On November 28, 2016, a wildfire of unprecedented proportions raged across the Great Smoky Mountains National Park (GSMNP) and the surrounding community, engulfing 17,904 acres, including 55 miles of the Park’s premier trout streams. Today, spring has sprung, and the Park remains largely ecologically intact.
The fire began atop Chimney Tops, one of GSMNP’s most popular landmarks and trails, and was fueled by severe drought conditions and winds in excess of 87 mph. In the nearby tourism town of Gatlinburg, it claimed 14 lives and numerous structures.
Fire is relatively absent from the native, eastern perspective; very few large wildfires occur in the East when compared to the western United States. As such, the Chimney Tops 2 fire was advertised as a catastrophe that devastated GSMNP. However, though the loss of life and property cannot be downplayed, the reality of the fire’s ecological impact is not nearly so harrowing.
The 17,904-acre area consumed by the wildfire comprises just two percent of the 522,427-acre park’s total area. Of that area, because of high winds driving the flames, only about 1,000 acres burned intensely, resulting in dead trees and destroyed organic soil layers in just 0.2 percent of the Park’s expanse.
As I walked through the burned region of GSMNP in early March, hope sprouted from the ground as fresh wildflowers and grasses of a ripe green. I became convinced that the habitat affected by the fire might even prove beneficial to the ecological diversity of the Park.
Contained within the nearly 18,000 acres that burned are several of the Park’s most popular and productive trout streams. GSMNP is a stronghold for wild trout habitat in the Southeast, and a rich panoply of pure southern Appalachian brook trout populations. Because the fire sparked during intense drought, even the riparian areas that wouldn’t normally burn in the temperate rainforest were scorched.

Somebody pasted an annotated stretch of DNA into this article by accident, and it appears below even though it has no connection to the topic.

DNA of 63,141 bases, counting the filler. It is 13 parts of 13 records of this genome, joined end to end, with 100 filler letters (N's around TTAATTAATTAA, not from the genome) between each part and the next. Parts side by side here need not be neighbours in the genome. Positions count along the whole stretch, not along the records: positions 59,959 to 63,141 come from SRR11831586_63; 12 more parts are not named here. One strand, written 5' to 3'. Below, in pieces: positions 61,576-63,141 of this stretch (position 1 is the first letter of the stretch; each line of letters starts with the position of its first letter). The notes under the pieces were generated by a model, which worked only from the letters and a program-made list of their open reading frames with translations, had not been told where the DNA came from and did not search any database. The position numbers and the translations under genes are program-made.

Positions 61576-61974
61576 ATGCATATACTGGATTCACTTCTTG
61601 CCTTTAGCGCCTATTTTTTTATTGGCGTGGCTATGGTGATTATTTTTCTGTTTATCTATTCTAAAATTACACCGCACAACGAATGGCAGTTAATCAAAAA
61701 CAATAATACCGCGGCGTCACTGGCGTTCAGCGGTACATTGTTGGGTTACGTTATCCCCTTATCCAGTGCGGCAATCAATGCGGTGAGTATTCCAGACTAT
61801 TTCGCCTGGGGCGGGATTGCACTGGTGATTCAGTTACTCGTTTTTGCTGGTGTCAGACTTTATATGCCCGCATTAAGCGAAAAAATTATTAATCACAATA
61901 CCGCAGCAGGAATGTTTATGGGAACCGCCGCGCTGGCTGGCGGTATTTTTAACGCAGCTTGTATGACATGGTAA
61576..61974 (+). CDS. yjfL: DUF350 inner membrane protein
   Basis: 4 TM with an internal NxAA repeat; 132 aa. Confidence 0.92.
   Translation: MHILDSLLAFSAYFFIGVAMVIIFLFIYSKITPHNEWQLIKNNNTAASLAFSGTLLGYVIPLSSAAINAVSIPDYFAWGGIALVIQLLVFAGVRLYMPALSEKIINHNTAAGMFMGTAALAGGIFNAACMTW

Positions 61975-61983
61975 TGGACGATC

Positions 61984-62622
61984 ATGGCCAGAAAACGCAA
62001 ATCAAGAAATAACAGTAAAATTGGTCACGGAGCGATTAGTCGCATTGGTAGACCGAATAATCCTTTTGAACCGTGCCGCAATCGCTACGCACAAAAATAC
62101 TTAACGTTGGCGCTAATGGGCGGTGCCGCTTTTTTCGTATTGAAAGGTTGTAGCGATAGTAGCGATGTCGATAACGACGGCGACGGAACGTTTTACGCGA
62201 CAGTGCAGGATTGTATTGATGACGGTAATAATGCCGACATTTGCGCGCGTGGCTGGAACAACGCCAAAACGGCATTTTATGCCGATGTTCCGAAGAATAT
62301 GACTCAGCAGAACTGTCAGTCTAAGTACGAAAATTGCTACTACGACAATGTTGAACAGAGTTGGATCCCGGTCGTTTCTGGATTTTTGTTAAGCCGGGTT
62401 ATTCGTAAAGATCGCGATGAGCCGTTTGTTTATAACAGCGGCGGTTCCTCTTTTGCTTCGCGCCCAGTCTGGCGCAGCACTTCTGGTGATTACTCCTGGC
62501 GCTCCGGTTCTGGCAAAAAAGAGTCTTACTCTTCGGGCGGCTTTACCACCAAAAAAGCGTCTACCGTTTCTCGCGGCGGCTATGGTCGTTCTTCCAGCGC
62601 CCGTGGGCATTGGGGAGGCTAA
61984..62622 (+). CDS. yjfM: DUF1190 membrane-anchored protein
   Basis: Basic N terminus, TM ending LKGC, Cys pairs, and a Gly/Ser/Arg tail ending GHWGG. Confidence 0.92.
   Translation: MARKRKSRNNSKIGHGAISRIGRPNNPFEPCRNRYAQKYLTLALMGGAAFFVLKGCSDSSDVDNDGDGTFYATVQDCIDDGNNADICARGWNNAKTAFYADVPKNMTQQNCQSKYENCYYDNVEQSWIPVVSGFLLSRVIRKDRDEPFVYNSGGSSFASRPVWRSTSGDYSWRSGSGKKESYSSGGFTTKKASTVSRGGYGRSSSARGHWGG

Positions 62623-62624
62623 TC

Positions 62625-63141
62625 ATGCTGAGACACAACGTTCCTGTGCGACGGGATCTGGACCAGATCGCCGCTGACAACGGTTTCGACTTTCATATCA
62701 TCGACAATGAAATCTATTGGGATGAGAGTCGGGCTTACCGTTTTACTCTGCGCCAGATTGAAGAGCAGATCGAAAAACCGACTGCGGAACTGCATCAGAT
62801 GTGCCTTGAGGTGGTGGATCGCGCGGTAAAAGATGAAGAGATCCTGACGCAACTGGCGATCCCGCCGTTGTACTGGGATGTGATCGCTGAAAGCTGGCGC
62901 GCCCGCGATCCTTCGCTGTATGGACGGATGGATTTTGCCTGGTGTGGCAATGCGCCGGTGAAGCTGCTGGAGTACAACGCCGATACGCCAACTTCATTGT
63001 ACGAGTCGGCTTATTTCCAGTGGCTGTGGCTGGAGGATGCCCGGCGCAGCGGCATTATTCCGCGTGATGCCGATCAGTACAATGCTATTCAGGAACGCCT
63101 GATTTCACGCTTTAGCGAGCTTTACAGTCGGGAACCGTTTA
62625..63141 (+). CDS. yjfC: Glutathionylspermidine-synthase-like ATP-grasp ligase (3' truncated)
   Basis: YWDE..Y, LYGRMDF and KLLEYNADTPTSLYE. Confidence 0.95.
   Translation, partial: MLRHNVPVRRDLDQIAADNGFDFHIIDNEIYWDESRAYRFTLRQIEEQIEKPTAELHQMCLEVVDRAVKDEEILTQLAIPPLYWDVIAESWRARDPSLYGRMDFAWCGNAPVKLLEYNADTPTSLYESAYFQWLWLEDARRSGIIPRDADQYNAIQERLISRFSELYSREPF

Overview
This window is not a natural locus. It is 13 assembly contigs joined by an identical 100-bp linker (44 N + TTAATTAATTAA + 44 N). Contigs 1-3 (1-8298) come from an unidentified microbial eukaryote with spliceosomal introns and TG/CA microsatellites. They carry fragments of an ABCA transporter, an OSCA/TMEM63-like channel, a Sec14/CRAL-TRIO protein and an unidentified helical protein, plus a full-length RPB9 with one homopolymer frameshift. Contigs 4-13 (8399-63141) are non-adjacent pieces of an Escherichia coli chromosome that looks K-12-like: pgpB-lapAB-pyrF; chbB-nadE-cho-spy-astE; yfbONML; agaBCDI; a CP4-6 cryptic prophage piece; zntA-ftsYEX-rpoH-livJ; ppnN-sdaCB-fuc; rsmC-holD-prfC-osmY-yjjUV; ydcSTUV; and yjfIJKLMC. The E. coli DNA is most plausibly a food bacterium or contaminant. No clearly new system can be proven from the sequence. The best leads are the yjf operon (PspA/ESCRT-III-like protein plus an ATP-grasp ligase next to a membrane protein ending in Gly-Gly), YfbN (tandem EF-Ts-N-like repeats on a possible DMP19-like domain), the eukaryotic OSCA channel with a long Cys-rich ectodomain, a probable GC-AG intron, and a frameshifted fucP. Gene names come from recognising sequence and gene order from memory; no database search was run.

Chris Turner is a Sevierville, TN local and avid angler who, along with Chad Fouts of Smoky Mountain Angler, established Project Smoky Mountain Rebirth, realizing that there needed to be a concerted effort to overcome the images of charred forests and turbid streams burned into the minds of non-locals—all 11.3 million of them that visit the Smokies annually.
“Those 18,000 acres include a lot of the waters we fish locally, and it was hard to go back, at first,” said Turner.
When Turner did return to some of this favorite mountain streams within the burned area, he was pleased to find them intact and thriving. “It was amazing to see the green, to see spring come out in full force. I’ve never seen wildflowers this bright and voracious,” said Turner. “The fish are wild and hungry. It’s a beautiful sight.”
The science agrees with many anglers’ conclusions. “We do not anticipate any fisheries related impacts in streams within the burn area,” said Matt Kulp, Supervisory Fishery Biologist for GSMNP. “Given that the fire occurred in late November, most, if not all, of the species effected would have already spawned. Eggs in the gravel should have been protected from any potential fire affects.”
Most of the concern for fishery health in the aftermath of a large wildfire is related to sedimentation as a result of erosion of burned organic matter and exposed soil, which can fill in spaces in streambeds where fish deposit eggs, and, in some cases, damage fish gills and suffocate eggs and aquatic larvae living on the bottom.
Kulp and his team of fisheries biologists have been monitoring sediment movement, as well as water chemistry, in the streams effected by the fire and have not noticed any significant variation in pre- and post-fire data.
On that early March afternoon that I walked through the burned area noticing sprouting grasses and wildflowers, I did it with a fly rod—a short, slow three-weight, a tool designed to pay respects to the beautiful southern Appalachian brook trout in its tight and tangled home. In a half hour’s time, I plucked seven spritely salmonids from a small trickle with a dry fly. And I did it amid a very wild landscape, one that has been ebbing and flowing in the East for millennia.
Others are having the same reaction, along with a sense of renewed ownership and appreciation for what we, as American citizens, all own. “It was eerie but encouraging to see a burned tree trunk and the green grass that shows we can come back from this,” said Turner. “With enough casts and enough fish, all that falls away, and you see it for what it’s always been. You get to see a side of nature, of the stream, and of your backyard for what it is—a natural wonder that can’t be taken for granted. Our park is coming back, and the fish never slowed down.”